The fallback option – which I expect Tea Partiers in the House to reject – is a version of the McConnell plan to allow Obama to raise the debt limit subject to a 2/3 override vote in both chambers of Congress – a ceiling that would in effect give Obama a blank check.  Unless this is paired with significant concessions to the House Tea Partiers, such as a clean balanced budget vote, I don’t  see this going anywhere.

That’s how I see the endgame playing out.  Before we get there, however, both sides – egged on by party activists like Krugman and Limbaugh – will undoubtedly ratchet up the rhetoric.  That will surely dominate media coverage, but don’t be deceived – negotiations for a bipartisan compromise are ongoing and will result in a compromise that will prevent a debt default.

More in the morning, and keep those comments coming….

3 comments

  1. Although a sad commentary on where we are as a people and a government its nice to have these assurances.

    What is less so – I first wrote outrageous but then thought it was impolite – is your equating Krugman and Limbaugh as party activists. The former, distinguished Professor of Economics and International Affairs at Princeton, Nobel prize winner and NYT columnist since 1999 is a deeply engaged liberal who is appalled at the irresponsibility and wrong-headedness of the current policy process. That this cuts both ways politically is illustrated by his acid comments about President Obama, most recently on July 29.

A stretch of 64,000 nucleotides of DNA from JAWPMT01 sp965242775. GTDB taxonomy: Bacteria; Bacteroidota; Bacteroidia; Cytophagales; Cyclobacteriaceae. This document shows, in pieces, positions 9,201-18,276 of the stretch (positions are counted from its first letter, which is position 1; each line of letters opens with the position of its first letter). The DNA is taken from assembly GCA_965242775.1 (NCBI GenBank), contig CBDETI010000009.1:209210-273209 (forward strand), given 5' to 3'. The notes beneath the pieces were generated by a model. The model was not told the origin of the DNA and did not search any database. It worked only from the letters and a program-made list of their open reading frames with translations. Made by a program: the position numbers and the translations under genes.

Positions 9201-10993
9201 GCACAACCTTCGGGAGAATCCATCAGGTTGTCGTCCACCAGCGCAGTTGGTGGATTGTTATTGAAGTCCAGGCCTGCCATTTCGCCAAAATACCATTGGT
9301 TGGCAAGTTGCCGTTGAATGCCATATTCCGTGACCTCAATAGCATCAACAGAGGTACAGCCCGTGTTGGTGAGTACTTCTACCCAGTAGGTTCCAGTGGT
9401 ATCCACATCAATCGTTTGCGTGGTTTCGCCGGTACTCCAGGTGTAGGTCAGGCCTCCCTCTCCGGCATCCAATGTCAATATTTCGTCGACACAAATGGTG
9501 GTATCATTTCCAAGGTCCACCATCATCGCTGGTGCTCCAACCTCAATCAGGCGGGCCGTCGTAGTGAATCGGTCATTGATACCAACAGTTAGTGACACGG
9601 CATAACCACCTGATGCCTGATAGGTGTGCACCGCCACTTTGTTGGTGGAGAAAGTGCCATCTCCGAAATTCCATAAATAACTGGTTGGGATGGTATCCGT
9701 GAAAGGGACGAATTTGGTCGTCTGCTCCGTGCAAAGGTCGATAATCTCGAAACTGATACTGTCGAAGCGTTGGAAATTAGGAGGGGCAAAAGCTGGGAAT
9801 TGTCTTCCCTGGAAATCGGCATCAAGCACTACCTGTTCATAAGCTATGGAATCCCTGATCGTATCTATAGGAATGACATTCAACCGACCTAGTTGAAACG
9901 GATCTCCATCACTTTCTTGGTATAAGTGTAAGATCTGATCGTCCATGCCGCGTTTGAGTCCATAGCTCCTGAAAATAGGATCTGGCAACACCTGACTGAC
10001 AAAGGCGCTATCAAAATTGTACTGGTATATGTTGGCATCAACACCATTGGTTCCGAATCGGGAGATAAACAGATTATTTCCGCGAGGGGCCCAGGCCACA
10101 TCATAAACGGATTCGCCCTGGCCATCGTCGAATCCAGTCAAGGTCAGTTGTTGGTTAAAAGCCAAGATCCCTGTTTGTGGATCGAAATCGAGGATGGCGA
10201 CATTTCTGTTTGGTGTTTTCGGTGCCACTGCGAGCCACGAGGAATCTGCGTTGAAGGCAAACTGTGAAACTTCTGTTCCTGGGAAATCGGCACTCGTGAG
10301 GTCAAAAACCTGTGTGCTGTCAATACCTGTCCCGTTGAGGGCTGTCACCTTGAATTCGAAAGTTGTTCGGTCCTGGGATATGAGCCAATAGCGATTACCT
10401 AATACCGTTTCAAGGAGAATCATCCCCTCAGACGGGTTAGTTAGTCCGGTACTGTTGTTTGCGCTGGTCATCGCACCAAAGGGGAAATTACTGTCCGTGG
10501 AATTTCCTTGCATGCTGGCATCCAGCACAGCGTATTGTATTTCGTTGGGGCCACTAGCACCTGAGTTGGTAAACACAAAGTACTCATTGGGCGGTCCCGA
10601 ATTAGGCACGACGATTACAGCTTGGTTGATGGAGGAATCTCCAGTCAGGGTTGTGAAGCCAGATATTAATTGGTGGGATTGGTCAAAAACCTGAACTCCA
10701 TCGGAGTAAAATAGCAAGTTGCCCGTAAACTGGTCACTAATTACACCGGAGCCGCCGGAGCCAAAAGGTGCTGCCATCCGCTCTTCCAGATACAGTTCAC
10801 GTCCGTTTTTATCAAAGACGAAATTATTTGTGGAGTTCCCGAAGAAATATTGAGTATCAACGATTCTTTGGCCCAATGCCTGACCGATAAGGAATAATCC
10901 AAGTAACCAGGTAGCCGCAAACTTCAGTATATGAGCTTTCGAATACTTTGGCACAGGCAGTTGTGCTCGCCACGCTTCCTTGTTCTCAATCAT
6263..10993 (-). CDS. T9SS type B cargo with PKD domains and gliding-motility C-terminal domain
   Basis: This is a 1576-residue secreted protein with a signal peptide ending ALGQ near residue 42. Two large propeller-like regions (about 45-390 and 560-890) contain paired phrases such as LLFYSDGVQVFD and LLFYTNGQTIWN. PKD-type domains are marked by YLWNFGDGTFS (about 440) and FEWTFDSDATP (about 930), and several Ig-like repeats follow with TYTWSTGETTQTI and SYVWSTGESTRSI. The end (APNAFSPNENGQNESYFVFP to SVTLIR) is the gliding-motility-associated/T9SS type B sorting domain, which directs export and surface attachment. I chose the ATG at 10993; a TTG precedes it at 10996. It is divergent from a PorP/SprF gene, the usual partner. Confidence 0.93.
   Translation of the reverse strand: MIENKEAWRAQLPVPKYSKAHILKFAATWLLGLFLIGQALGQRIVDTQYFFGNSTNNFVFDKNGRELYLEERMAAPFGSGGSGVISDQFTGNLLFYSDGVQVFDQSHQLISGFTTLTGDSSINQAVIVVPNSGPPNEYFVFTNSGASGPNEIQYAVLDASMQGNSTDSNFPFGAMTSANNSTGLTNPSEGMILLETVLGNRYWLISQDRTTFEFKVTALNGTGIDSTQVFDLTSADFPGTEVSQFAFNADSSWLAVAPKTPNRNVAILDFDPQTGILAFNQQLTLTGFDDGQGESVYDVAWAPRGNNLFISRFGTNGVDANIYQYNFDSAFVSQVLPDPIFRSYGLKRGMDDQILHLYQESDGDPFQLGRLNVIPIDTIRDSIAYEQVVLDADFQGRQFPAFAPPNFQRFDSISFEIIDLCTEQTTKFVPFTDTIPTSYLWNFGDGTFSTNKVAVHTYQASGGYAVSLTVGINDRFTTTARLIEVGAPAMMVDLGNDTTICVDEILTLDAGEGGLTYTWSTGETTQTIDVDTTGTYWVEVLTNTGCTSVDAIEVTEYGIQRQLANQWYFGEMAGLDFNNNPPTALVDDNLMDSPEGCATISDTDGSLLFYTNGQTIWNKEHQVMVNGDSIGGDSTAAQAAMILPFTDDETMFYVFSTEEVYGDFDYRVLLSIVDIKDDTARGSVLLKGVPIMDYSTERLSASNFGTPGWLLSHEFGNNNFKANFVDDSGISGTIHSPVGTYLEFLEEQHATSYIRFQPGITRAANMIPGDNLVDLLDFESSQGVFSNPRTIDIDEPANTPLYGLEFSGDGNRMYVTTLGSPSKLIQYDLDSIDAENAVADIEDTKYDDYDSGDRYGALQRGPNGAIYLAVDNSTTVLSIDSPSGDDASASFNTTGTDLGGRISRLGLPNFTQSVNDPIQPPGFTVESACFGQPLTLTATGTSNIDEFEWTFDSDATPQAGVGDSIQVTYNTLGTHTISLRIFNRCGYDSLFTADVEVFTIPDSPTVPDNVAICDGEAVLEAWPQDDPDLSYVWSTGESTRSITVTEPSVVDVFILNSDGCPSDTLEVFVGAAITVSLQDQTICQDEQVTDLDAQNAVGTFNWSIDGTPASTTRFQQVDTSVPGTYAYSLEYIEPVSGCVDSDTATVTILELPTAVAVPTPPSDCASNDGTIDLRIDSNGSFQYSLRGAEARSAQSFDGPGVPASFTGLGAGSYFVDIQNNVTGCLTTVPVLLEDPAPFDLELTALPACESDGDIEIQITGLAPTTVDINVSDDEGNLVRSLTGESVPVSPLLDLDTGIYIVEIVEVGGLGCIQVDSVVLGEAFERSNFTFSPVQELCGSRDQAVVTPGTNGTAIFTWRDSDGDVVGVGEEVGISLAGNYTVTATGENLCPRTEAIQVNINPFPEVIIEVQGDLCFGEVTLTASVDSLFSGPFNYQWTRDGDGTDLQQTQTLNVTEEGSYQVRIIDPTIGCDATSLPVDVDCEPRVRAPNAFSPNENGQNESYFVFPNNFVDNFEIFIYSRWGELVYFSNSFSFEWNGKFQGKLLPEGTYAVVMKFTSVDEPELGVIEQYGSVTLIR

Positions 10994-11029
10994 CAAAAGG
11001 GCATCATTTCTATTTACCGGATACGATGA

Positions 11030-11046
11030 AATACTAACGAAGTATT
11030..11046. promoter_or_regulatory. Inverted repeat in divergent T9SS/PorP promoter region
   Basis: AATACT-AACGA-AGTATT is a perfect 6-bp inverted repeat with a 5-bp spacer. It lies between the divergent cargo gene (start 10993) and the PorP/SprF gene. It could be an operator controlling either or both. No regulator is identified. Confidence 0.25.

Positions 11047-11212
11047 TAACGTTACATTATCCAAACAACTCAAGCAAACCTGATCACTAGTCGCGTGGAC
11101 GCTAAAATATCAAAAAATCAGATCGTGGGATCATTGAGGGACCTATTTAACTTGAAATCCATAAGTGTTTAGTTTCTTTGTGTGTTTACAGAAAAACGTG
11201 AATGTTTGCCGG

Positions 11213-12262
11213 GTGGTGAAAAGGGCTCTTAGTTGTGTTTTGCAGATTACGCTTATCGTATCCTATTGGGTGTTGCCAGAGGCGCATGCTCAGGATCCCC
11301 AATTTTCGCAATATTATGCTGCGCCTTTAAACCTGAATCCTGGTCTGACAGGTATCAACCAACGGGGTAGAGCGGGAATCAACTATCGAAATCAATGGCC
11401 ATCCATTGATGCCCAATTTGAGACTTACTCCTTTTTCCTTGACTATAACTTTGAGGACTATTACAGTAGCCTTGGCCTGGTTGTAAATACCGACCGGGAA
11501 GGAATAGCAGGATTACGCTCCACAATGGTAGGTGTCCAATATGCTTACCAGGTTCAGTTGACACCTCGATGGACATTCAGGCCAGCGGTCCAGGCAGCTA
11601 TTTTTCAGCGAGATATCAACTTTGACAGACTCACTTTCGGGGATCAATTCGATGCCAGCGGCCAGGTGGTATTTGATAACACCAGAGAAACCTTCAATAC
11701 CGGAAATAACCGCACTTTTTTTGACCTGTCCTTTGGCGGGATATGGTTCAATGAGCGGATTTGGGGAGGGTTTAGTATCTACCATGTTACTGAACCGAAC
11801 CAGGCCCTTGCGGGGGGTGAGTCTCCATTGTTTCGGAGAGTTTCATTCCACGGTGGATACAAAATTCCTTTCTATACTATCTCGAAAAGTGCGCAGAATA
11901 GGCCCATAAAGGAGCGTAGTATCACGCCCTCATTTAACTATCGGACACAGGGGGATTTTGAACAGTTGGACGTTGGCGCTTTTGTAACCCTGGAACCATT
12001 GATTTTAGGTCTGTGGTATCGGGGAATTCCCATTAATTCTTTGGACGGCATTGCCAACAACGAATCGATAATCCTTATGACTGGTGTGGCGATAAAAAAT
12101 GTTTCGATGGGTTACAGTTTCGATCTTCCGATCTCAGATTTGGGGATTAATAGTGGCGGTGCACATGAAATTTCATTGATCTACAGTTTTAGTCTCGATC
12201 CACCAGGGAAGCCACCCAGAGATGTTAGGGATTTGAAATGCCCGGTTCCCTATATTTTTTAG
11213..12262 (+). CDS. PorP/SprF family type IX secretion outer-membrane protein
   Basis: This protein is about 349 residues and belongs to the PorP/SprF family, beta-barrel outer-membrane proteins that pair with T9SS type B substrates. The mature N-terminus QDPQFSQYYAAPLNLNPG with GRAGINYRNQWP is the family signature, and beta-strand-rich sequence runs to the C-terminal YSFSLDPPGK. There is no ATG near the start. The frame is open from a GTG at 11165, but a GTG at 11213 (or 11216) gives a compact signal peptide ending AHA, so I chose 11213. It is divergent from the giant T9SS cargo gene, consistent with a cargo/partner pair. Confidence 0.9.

As for Limbaugh he left Southeast Missouri State University after two semesters and one summer. According to his mother, “he flunked everything”, and “he just didn’t seem interested in anything except radio.” He has been projecting, and subjecting people to his right-wing monologues, since graduating from the ranks of local disk jockeys.

    Enough said.

  2. George,

    You are right , of course, that in important respects Krugman and Limbaugh are poles apart (and I don’t just mean ideologically). What I was reacting to, however, was a recent Krugman column sent to me in which he lambasted anyone (and I think this was probably a veiled shot at his fellow columnist Tom Friedman) who espoused a “centrist” or “moderate” viewpoint in the current debt debate, or, for that matter, in the larger economic policy debate between Democrats and Republicans. To Krugman, there is no middle ground – there is only the intellectual high ground (his viewpoint) and the wrong ground (everyone else’s viewpoint). Now, he may be right, but in terms of his willingness to accept alternative arguments, he’s not much different from Limbaugh. And it is that strength of certitude – exhibited by the purists on both sides – that makes resolving the debt impasse so difficult. Because, in the end, both sides have to give. Obama recognizes this, but Krugman will never accept it – and neither will Limbaugh.

  3. Of course. But you equated them as ‘party activists’.

    Another distinction. Krugman is a highly regarded, passionate teacher interested in sharing his conclusions, not a political actor in this drama. He’s the Cassandra. Friedman chooses to preach compromise, which makes pragmatic sense in the present extreme mess. But people do first need to know what is being compromised – since many Americans, innocent onlookers in this vicious theological dispute, will pay heavily for all this in the end.